螢幕快照 2012-03-11 下午10.34.10  

Abstract

Over the last decade, advances in diagnostic systems and the introduction of new antifungal agents have significantly improved outcomes in immunocompromised patients who develop invasive aspergillosis. However, mortality rates remain relatively unchanged for less common, but highly aggressive, mold infections such as mucormycosis. Recent genome sequencing of Rhizopus oryzae revealed evidence of a whole-genome duplication event during the evolution of this pathogen. Consequently, R. oryzae has a 2- to 10-fold enrichment in gene families associated with ergosterol and cell wall biosynthesis, cell growth, iron uptake, and known fungal virulence factors compared with sequenced Aspergillus fumigatus strains. This genetic plasticity may explain the remarkable capability of this pathogen for rapid growth in hostile environments, such as the inflammatory milieu, as well as its relative resistance to multiple antifungal classes. Herein, we examine how pharmacological aspects of treating mucormycosis may differ from those of the more commonly encountered invasive aspergillosis.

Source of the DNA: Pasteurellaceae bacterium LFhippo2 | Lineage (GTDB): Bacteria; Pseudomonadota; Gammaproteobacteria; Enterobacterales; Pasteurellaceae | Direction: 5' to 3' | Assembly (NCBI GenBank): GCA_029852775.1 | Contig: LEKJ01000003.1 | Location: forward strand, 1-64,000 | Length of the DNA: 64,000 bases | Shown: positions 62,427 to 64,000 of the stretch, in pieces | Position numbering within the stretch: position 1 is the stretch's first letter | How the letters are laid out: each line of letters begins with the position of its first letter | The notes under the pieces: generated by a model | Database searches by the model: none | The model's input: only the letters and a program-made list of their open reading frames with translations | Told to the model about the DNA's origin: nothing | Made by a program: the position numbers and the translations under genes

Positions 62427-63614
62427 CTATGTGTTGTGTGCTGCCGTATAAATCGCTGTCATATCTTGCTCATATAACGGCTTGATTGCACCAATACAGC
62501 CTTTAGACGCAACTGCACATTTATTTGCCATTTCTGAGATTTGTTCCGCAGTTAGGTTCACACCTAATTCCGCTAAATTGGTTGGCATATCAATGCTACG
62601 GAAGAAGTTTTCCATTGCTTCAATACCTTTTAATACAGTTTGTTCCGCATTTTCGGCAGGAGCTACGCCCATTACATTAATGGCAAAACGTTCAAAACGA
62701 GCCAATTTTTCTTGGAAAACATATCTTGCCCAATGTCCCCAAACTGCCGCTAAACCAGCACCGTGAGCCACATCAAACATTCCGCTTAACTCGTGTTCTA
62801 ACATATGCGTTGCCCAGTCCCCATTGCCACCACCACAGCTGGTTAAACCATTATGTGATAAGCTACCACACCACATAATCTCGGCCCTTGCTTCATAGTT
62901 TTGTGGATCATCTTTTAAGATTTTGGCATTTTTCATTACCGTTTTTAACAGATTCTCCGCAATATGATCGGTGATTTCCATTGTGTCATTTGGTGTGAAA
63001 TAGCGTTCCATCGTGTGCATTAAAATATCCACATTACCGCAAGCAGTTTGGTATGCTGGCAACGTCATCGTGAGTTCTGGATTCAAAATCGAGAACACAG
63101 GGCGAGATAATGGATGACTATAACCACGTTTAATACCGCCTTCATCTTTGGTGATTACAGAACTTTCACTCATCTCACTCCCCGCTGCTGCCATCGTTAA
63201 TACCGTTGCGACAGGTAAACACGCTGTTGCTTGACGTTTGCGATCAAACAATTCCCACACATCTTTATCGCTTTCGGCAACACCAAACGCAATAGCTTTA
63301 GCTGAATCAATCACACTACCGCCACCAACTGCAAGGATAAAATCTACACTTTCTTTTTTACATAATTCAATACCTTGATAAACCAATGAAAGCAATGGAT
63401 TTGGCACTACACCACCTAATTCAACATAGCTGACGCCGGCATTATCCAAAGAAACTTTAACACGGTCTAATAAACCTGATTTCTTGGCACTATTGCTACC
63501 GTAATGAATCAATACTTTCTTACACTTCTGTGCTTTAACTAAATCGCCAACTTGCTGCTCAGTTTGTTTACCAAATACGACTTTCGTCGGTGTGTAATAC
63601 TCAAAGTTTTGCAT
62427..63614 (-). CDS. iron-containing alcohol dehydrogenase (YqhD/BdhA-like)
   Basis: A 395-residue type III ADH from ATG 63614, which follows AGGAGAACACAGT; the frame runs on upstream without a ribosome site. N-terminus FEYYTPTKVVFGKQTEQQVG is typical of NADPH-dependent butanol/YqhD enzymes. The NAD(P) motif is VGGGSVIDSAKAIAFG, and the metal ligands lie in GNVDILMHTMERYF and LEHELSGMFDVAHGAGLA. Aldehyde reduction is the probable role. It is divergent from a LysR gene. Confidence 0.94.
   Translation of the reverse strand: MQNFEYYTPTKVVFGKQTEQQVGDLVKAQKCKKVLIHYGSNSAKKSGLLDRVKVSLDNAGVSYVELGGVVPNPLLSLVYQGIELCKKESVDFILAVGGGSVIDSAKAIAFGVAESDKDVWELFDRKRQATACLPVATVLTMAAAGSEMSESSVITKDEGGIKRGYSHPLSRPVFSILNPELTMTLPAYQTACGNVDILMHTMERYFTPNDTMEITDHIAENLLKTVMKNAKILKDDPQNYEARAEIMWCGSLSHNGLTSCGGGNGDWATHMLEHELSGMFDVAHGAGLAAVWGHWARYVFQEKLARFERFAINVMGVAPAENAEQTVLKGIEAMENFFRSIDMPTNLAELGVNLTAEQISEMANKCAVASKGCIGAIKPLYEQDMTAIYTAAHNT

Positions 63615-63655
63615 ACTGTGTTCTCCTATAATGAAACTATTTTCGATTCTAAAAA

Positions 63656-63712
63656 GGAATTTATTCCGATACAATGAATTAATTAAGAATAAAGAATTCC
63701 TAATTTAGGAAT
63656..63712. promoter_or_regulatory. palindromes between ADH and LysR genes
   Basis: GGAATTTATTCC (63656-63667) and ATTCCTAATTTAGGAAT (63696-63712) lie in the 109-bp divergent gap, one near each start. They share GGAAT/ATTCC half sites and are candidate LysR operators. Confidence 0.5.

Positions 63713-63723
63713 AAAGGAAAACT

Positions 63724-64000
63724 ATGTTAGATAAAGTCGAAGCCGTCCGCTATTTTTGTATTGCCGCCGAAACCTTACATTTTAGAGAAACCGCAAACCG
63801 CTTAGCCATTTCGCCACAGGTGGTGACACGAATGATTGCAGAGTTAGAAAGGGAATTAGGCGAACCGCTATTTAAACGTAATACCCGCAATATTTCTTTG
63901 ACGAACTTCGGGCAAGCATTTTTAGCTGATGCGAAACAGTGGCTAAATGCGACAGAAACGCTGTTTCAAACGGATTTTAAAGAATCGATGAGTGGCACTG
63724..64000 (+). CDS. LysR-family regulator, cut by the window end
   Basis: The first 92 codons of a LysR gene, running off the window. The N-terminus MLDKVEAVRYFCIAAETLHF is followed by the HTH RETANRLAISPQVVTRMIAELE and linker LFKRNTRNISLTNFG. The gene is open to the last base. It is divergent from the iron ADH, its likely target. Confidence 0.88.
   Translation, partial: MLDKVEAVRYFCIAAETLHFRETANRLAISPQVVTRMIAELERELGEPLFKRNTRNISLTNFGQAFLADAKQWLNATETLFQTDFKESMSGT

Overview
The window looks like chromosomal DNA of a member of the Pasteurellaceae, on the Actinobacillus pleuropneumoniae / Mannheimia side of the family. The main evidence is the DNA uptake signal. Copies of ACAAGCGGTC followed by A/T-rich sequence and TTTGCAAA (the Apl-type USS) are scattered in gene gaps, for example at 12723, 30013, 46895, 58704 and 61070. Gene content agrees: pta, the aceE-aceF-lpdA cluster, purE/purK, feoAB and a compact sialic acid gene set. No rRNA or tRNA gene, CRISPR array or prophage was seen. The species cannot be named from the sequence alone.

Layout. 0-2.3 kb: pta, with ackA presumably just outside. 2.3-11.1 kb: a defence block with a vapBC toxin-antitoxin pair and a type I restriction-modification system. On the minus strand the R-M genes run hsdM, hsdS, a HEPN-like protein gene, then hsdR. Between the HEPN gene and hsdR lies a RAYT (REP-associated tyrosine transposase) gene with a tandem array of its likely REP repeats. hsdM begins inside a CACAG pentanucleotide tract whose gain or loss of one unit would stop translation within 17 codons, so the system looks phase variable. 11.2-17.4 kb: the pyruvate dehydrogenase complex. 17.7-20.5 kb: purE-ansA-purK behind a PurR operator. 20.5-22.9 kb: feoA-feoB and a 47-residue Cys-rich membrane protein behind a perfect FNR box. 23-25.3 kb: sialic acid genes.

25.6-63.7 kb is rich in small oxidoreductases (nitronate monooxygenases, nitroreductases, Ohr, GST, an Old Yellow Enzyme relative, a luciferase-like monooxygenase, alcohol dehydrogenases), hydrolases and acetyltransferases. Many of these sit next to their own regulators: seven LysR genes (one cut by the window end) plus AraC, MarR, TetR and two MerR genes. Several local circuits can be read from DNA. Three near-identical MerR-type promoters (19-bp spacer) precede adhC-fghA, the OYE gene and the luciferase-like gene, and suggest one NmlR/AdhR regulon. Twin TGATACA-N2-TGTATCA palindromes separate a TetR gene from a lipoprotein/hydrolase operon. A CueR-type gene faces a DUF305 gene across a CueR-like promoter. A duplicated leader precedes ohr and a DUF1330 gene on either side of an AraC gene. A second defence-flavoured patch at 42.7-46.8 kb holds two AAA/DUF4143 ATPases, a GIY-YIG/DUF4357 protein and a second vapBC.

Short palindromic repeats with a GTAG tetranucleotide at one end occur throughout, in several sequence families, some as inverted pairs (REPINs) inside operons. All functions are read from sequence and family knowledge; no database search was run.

The prognosis of opportunistic mold infections in severely immunocompromised patients is significantly better than a decade ago [1]. Advances in diagnostic imaging, serum-based detection of fungal pathogens, and the introduction of safer, broad-spectrum antifungal agents have coincided with declining mortality rates of invasive aspergillosis in the hematologic-malignancy population [23]. Yet in a subset of patients with profoundly weakened immune function, a second wave of insidious but often aggressive fungal pathogens (Mucorales, Fusarium species, and Scedosporium species) may supplant Aspergillus species, breaking through antifungal therapy and spreading to vital organs before the infection is suspected. The incidence of mucormyosis has increased nationwide between 1997 and 2006, especially in the hematology patient population and is now the second most common invasive mold infection (after invasive aspergillosis) diagnosed among patients who undergo hematopoetic stem cell transplantation in the United States [45]. Unlike aspergillosis, the majority of hematology patients who develop mucormycosis still die from their infection despite the administration of systemic antifungal therapy, emphasizing the critical need for new treatment approaches. In this article, we will discuss recent data concerning antifungal pharmacology for mucormycosis that have emerged from genome sequencing efforts, as well as in vitro and in vivo studies of antifungal therapy. Specifically, we will explore the reasons for which many antifungal agents are less effective for the treatment of mucormycosis compared with aspergillosis.

INSIGHTS INTO ANTIFUNGAL TARGETS FROM GENOME SEQUENCING OF RHIZOPUS ORYZAE